The 166th New York State Legislature, consisting of the New York State Senate and the New York State Assembly, met from January 8, 1947, to March 13, 1948, during the fifth and sixth years of Thomas E. Dewey's governorship, in Albany.
Under the provisions of the New York Constitution of 1938, re-apportioned in 1943, 56 Senators and 150 assemblymen were elected in single-seat districts for two-year terms. The senatorial districts consisted either of one or more entire counties; or a contiguous area within a single county. The counties which were divided into more than one senatorial district were Kings (nine districts), New York (six), Bronx (five), Queens (four), Erie (three), Westchester (three), Monroe (two) and Nassau (two). The Assembly districts consisted either of a single entire county (except Hamilton Co.), or of contiguous area within one county.
At this time there were two major political parties: the Republican Party and the Democratic Party. The American Labor Party, the Liberal Party and the Communist Party also nominated tickets.
The New York state election, 1946, was held on November 5. Governor Thomas E. Dewey and Lieutenant Governor Joe R. Hanley were re-elected, both Republicans. The other five statewide elective offices up for election were carried by four Republicans, and the Democratic Chief Judge with Republican, American Labor and Liberal endorsement. The approximate party strength at this election, as expressed by the vote for Governor, was: Republicans 2,826,000; Democrats 1,532,000; American Labor 429,000; Liberals 177,000; and Communists 90,000.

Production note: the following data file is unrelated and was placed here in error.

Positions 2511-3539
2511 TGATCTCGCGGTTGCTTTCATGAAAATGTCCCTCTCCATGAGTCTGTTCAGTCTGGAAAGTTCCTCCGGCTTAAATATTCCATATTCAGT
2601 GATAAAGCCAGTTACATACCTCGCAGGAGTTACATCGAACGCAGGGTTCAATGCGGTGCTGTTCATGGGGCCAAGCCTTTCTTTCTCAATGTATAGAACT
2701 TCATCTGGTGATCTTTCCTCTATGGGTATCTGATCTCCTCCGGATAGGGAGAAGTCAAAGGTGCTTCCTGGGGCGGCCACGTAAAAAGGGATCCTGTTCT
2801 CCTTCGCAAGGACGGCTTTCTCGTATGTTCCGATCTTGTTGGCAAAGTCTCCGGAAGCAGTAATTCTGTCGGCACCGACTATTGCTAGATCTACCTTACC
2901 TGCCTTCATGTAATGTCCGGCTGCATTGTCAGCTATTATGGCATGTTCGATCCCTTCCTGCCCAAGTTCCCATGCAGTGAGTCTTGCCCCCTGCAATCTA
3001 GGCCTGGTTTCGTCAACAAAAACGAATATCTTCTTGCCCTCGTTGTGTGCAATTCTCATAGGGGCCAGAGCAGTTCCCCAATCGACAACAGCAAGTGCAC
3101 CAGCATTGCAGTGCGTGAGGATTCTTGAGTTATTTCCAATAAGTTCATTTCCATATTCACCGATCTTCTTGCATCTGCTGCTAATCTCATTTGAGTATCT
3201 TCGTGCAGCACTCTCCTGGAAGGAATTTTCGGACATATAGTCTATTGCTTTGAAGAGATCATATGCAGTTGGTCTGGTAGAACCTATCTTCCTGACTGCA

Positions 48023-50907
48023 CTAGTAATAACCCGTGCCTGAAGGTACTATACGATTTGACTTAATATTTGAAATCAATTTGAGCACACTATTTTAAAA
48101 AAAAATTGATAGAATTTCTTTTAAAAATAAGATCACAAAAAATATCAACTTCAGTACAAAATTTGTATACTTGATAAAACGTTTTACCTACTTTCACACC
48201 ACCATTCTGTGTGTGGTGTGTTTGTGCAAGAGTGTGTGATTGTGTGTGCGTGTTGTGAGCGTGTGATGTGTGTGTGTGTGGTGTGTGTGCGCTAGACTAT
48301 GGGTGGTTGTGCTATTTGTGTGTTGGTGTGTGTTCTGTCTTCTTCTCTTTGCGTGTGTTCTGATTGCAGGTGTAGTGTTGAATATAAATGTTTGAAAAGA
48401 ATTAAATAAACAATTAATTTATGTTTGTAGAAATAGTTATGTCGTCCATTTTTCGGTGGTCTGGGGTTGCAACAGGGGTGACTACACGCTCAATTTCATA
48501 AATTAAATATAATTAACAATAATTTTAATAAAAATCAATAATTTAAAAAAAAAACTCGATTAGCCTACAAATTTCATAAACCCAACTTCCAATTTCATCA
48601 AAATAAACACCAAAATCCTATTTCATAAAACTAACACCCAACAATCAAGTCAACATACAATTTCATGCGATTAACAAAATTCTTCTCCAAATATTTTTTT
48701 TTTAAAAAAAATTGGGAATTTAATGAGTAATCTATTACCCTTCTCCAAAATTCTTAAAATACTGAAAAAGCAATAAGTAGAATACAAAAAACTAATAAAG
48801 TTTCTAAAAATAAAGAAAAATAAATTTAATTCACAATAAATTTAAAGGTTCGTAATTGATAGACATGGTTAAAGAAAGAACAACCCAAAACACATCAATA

All four women members of the previous legislature—State Senator Rhoda Fox Graves (Rep.), of Gouverneur; and Assemblywomen Mary A. Gillen (Dem.), of Brooklyn; Gladys E. Banks (Rep.), of the Bronx; and Genesta M. Strong (Rep.), of Plandome Heights—were re-elected. Janet Hill Gordon (Rep.), a lawyer of Norwich; Elizabeth Hanniford (Rep.), a statistician of the Bronx; Mildred F. Taylor (Rep.), a coal dealer of Lyons; and Maude E. Ten Eyck (Rep.), of Manhattan; were also elected to the Assembly.
The New York state election, 1947, was held on November 4. No statewide elective offices were up for election. Four vacancies in the State Senate, and four vacancies in the Assembly were filled.
The Legislature met for the first regular session (the 170th) at the State Capitol in Albany on January 8, 1947; and adjourned on March 18.
Oswald D. Heck (Rep.) was re-elected Speaker.
Benjamin F. Feinberg (Rep.) was re-elected Temporary President of the State Senate.
The Legislature met for the second regular session (the 171st) at the State Capitol in Albany on January 7, 1948; and adjourned on March 13.
The asterisk (*) denotes members of the previous Legislature who continued in office as members of this Legislature. MacNeil Mitchell, Sidney A. Fine and George T. Manning changed from the Assembly to the Senate at the beginning of this Legislature. Assemblyman Ernest I. Hatfield was elected to fill a vacancy in the Senate.
Note: For brevity, the chairmanships omit the words "...the Committee on (the)..."Clerk: William S. King
Sergeant-at-Arms: Harold W. Cole
Note: For brevity, the chairmanships omit the words "...the Committee on (the)..."Clerk: Ansley B. Borkowski